Governor's campaign race picks up

By Bobby Harrison/NEMS Daily Journal Jackson Bureau

JACKSON – Just like the weather, the race to replace Haley Barbour as the state’s 64th governor is heating up.
Both leading Republican candidates – Lt. Gov. Phil Bryant and Gulf Coast businessman Dave Dennis – are tapping into their sizable campaign war chests for television ads. And candidates are crisscrossing the state, vying for votes for the Aug. 2 party primaries with hopes of advancing to the Nov. 8 general election.
On the Democratic side, Clarksdale businessman/attorney Bill Luckett would be considered the favorite, based on available funds to wage the summer campaign, but some believe Hattiesburg Mayor Johnny DuPree could be poised for an upset.
Other candidates competing in the party primaries with less funds and less name recognition are, on the Republican side, small business owner Ron Williams of Moss Point, Pearl River County Supervisor Hudson Holliday and Tea Party activist James Broadwater of Byram.
On the Democratic side, the additional candidates are former Yalobusha County Tax Assessor Guy Dale Shaw and William Bond Compton of Meridian.
The Republican and Democrat who win a majority vote in the primary will advance to the Nov. 8 general election where there are third-party candidates waiting.
The two party primary elections will be waged differently. While the Republican primary has grown significantly in recently elections, the votes are still concentrated in about a dozen large, primarily suburban counties, such as Rankin, DeSoto, Lamar and Madison and in other counties with relatively large Mississippi towns, such as Lee and Lauderdale.
“You can pretty much click off those counties, said Marty Wiseman, director of the Stennis Institute of Government at Mississippi State University. “The Republicans count on those counties.”
But Wiseman said the Republican Party is becoming less concentrated in a few large counties as candidates expand their base to have significant reach in most of the 82 counties.
The Democrats’ votes are more spread out.
“There are pretty much Democratic voters all over the state,” Wiseman said. “You see a lot of Democratic voters, but they are about as disorganized and independent as anything I have ever seen.
“It is typical of the state party.”
Bryant, who has served stints in the state House, as auditor and is in his first term as lieutenant governor, is considered the heavy favorite to win not only the primary, but also the November general election.
He touts his experience.
“I’ve worked closely with Gov. Haley Barbour during these challenging economic times,” Bryant said earlier this year during his campaign announcement. “Together, we’ve worked to recruit new jobs, and also focused on being responsible with taxpayers’ dollars by not spending money we don’t have.”
Barbour, who is prevented from seeking re-election because of term limits, has not endorsed anyone for governor. As a general rule, Barbour will not get involved publicly in a Republican Party primary even though he knows both candidates well. Though Dennis has never sought office, he has been involved in state Republican Party politics for years.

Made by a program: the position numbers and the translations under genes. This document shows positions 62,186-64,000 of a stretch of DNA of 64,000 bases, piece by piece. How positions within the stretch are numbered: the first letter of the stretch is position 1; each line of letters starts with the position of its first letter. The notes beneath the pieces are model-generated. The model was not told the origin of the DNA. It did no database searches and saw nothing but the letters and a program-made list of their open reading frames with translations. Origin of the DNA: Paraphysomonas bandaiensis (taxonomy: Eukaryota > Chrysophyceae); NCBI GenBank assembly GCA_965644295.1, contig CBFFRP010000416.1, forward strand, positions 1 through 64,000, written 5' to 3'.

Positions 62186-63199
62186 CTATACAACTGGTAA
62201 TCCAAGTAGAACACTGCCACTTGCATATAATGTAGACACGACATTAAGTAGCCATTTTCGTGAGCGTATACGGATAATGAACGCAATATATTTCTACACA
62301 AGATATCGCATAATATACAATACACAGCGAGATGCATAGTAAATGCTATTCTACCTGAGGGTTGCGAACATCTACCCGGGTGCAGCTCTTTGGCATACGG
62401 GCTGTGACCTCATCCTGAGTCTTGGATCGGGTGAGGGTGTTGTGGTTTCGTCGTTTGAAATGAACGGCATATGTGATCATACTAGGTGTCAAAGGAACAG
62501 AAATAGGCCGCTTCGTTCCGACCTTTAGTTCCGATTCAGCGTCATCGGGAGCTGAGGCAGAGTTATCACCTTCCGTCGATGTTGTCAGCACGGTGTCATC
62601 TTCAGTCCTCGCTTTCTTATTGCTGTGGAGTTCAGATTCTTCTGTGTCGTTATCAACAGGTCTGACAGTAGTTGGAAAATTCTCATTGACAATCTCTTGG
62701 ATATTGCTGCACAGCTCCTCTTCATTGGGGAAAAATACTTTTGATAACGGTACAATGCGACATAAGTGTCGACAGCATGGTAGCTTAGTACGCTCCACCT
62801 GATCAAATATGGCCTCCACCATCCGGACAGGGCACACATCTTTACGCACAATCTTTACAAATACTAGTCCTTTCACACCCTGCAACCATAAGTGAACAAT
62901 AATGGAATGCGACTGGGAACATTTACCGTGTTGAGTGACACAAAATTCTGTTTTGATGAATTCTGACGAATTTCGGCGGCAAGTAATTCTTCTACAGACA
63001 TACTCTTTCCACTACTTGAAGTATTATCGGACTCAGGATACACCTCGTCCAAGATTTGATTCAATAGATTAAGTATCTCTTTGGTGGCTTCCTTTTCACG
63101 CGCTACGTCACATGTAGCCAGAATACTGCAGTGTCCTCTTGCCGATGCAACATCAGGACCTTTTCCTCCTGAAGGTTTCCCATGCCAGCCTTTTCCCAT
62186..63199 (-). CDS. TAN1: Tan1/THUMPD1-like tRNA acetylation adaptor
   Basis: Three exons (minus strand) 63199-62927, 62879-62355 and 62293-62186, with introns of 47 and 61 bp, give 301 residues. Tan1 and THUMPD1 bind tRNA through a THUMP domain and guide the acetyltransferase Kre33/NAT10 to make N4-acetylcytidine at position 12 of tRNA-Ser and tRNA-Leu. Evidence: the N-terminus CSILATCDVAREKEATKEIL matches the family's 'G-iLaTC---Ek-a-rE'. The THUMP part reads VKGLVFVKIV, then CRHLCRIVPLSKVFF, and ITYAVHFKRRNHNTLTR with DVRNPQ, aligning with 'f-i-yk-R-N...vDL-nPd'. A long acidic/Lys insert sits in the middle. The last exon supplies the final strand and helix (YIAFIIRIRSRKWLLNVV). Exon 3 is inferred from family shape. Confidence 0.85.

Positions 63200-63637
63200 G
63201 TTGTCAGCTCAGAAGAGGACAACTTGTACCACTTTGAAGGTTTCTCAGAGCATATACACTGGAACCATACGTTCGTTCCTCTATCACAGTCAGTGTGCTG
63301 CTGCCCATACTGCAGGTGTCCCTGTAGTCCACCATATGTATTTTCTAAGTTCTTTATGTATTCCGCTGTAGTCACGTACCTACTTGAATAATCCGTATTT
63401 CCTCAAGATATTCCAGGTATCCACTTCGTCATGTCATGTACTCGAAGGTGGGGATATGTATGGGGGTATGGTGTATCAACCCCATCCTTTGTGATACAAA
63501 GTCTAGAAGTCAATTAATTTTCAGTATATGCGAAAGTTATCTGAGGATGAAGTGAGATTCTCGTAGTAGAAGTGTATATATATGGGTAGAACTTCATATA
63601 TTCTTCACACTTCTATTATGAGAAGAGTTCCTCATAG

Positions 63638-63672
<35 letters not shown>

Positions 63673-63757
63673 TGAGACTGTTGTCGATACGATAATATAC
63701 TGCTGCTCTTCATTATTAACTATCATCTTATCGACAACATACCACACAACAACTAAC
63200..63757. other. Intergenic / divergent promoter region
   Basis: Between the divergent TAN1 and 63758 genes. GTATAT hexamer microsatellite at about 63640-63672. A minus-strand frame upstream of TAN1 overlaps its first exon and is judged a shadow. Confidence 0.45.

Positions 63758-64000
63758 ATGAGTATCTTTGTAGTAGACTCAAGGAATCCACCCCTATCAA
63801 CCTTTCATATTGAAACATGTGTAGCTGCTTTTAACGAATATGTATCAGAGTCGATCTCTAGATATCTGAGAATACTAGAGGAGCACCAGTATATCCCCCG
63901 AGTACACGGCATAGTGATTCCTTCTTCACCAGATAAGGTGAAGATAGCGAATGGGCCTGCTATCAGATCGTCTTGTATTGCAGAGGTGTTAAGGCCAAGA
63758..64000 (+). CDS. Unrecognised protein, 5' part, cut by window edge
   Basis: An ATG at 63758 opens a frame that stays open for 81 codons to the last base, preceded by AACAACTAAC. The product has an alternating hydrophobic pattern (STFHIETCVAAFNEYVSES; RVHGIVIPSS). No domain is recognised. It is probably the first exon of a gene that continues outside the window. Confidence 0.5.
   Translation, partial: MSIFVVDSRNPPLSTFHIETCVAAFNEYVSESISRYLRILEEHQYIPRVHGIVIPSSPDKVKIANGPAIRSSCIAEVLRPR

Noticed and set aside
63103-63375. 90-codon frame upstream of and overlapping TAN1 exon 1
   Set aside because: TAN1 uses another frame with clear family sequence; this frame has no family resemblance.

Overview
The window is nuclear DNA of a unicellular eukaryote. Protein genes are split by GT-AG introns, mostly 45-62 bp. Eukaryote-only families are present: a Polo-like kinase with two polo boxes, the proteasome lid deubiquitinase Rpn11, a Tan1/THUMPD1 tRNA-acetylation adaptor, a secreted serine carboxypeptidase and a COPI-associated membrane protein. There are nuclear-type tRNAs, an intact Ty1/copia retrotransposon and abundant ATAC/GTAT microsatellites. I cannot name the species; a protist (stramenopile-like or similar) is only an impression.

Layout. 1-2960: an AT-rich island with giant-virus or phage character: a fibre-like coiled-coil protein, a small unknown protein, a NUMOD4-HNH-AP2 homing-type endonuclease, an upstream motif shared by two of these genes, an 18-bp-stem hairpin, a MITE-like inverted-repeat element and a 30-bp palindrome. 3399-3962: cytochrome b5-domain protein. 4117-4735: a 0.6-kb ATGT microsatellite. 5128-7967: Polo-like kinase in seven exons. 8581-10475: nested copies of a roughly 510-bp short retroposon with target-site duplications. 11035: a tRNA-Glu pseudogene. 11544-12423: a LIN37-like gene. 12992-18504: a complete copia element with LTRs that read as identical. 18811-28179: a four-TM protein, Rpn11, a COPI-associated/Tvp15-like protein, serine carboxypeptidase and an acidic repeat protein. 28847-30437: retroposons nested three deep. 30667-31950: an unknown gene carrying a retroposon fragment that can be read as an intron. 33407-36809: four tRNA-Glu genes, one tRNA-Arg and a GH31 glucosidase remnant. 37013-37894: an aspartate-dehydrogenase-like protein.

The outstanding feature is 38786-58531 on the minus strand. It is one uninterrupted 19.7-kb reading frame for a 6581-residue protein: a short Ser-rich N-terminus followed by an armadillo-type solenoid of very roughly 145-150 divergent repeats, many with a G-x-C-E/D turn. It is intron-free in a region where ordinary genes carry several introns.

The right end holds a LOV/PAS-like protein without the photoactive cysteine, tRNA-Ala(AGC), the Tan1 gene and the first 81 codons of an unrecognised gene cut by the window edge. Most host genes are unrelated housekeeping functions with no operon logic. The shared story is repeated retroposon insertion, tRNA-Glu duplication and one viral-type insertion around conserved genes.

Dennis, a Gulf Coast businessman, likes to point to Kirk Fordice, another party insider/businessman, who had never run for office before being elected governor in a upset in 1991.
The Dennis for Governor web page states, “When another Mississippi contractor – Kirk Fordice – announced his campaign for re-election as governor from Dave’s front yard on the Mississippi Coast, he said a candidate for office needs the experience of signing the front side of a payroll check. Dave has that experience.”
While Dennis might have the business experience thus far, Bryant has the fundraising edge. He has more than $2 million cash on hand, compared to $708,807 for Dennis, who has thus far infused $274,000 of his own money into the effort to win the election.
No other Republican candidate comes close to the two front-runners in terms of campaign contributions and expenditures. Holliday has spent $50,702 this year, based on the May 10 reports filed with the Secretary of State’s office on his campaign effort.
The other two candidates have spent significantly less. However, Williams has placed billboards throughout the state touting his campaign.
On the Democratic side, Luckett, the business partner of Academy Award-winning actor Morgan Freeman, has been working for more than a year to build support throughout the state.
Luckett has $518,526 cash on hand, based on the May 10 report, and has directed about $185,000 from various family business interests toward the campaign.
DuPree has raised $332,297 this year, including $52,162 from himself, and has cash on hand of $82,752.
Shaw reported spending $300 and Compton did not file a report.
Despite the sizable financial advantage for Luckett, many political observers believe DuPree will be a dangerous opponent. DuPree, who is black, is campaigning in a Democratic primary where black voters could represent a majority.
Wiseman said he believes black voters could be a majority, “but you can only do conjecture on that. It is hard to actually say.”
By the same token, Luckett has worked hard to build relationships in the black community and to garner their support.
A long, hot summer of campaigning will determine who advances to the November general election.